Cycling is a way of life in the Netherlands. Prior to my 9-day trip to the country, I have never seen this many bicycles in my life. Not only are there too many to count, there are numerous types too.
Observing the Dutch, I have a feeling that a bicycle is more a fashion accessory rather than a vehicle although the bicycle seems to be the primary mode of transport. I understand that everyone owns more than one bicycle.
Just look at the multi-storey bicycle parking at Den Haag Centraal and Amsterdam Centraal stations!
It certainly helps that most of Holland is flat, making cycling an effortless activity. The conducive weather helps, obviously, something that I cannot imagine office workers in Malaysia doing day in and out, commuting to work in office attire.
Also, public transport like the Metro and trams have special spots in the carriage for bicycles and it is not uncommon for cyclists to take along their bikes onto trams and trains.
Most parts of Holland are bicycle-friendly, and having dedicated cycling lanes help reduce accidents. Therefore, cyclists in Holland are not required to wear a safety helmet.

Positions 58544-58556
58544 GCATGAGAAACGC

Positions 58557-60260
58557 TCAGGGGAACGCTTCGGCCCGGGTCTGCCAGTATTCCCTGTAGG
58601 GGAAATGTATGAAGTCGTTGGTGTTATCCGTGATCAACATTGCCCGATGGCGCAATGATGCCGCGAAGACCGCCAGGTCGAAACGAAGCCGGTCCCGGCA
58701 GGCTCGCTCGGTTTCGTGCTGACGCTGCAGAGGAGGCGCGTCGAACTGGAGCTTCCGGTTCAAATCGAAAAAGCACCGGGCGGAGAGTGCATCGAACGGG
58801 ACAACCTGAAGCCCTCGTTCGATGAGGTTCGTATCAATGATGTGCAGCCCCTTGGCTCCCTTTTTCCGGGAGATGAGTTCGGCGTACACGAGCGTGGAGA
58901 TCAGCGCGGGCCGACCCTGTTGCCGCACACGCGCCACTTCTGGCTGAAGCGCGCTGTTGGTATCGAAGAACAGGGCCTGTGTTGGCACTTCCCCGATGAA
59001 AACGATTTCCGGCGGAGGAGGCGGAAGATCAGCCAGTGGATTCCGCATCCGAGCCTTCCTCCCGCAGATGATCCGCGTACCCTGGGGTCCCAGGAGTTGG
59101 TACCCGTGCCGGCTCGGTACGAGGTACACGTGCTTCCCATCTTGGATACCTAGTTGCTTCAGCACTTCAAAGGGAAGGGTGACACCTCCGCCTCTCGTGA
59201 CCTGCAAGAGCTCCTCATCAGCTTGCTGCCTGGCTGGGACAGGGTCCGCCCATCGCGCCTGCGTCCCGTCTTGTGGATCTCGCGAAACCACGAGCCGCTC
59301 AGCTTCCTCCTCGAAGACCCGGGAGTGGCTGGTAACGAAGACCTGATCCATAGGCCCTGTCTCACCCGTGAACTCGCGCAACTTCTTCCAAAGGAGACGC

Scooter riders, who share the bicycle lanes throughout Holland, are also not required to wear a helmet and are not permitted to go above the speed limit of 25km/h.
The good thing about using the bicycle to go from place to place is that one doesn’t need to pay parking, will never be issued a parking ticket and no tyre clamping.
I spotted a few broken bicycles on the roadside as well. If it’s broken, just leave it. Don’t have to carry the piece of scrap home, eh?
For someone like me from Malaysia where we drive in the opposite direction from the Dutch, crossing the road is a hazard where cars, scooters, mobility bikes, electric bikes, mopeds, bicycles, buses, trams and even skateboards seem to come from all directions.
Having said so, the risk of getting knocked down by a bicycle is the highest, as they could go really fast, overtaking scooters easily, probably because of the long-legged Dutch cyclists.
I wonder if all the cycling contributes to the physical built and lankiness of the average Dutch person.
It’s fascinating that toddlers who could barely walk yet are already on the bicycle. I was hard-pressed to look for a Dutch who can’t cycle. I wonder if the government’s baby bonus is a bicycle instead of cash or bonds offered like some other countries.
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